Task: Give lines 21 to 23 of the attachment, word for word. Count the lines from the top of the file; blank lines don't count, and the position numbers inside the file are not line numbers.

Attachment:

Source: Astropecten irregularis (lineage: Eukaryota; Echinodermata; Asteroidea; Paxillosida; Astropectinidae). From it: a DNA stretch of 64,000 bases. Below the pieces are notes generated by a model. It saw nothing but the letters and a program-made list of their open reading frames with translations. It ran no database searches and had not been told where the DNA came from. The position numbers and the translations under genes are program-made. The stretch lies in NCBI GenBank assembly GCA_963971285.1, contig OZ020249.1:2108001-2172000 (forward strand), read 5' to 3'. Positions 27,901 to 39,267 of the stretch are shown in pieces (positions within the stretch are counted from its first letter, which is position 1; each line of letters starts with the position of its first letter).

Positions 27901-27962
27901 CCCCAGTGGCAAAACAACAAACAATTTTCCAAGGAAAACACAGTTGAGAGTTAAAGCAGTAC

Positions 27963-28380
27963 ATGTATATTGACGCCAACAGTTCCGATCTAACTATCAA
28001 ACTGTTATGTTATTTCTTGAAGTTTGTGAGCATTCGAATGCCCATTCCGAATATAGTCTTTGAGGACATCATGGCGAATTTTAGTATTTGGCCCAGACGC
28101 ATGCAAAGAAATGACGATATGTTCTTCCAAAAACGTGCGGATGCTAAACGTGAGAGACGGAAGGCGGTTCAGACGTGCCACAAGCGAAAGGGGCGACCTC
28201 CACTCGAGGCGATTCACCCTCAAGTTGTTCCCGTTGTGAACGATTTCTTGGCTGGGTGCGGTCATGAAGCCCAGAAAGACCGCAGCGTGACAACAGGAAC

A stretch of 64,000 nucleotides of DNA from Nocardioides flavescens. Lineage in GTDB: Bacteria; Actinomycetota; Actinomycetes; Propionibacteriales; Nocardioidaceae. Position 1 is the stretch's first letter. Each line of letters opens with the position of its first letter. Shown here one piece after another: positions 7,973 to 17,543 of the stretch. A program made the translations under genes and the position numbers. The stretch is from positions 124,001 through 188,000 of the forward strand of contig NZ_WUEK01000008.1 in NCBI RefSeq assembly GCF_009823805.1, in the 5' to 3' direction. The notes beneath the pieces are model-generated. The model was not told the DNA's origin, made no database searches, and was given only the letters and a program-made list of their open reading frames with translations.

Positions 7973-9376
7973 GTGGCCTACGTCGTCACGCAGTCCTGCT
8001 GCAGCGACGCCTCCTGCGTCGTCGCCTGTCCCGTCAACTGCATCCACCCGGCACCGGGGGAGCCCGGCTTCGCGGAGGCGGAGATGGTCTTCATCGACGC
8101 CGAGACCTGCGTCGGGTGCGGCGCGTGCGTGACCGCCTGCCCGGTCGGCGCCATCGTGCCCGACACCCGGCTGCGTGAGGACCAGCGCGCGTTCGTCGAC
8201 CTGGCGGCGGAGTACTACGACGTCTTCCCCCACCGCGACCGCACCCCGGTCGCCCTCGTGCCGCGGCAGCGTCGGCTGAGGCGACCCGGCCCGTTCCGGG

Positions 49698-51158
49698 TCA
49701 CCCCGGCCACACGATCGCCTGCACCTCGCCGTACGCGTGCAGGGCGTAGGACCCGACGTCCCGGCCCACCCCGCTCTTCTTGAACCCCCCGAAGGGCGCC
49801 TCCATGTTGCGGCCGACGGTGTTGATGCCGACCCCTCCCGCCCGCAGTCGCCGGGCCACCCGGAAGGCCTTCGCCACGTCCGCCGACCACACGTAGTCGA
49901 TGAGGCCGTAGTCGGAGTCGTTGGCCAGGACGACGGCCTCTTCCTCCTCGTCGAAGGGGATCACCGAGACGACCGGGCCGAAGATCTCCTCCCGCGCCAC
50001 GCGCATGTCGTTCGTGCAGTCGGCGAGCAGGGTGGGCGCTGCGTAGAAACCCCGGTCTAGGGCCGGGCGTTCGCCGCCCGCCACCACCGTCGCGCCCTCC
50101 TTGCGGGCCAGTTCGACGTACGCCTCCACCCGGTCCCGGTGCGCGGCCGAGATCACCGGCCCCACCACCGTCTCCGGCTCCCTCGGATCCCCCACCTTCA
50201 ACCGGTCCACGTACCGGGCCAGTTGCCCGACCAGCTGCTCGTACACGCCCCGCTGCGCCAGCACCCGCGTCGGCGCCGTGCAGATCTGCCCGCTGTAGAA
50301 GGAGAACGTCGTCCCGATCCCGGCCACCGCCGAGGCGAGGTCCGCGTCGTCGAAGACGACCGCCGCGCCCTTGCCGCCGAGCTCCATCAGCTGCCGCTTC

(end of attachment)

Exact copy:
50101 TTGCGGGCCAGTTCGACGTACGCCTCCACCCGGTCCCGGTGCGCGGCCGAGATCACCGGCCCCACCACCGTCTCCGGCTCCCTCGGATCCCCCACCTTCA
50201 ACCGGTCCACGTACCGGGCCAGTTGCCCGACCAGCTGCTCGTACACGCCCCGCTGCGCCAGCACCCGCGTCGGCGCCGTGCAGATCTGCCCGCTGTAGAA
50301 GGAGAACGTCGTCCCGATCCCGGCCACCGCCGAGGCGAGGTCCGCGTCGTCGAAGACGACCGCCGCGCCCTTGCCGCCGAGCTCCATCAGCTGCCGCTTC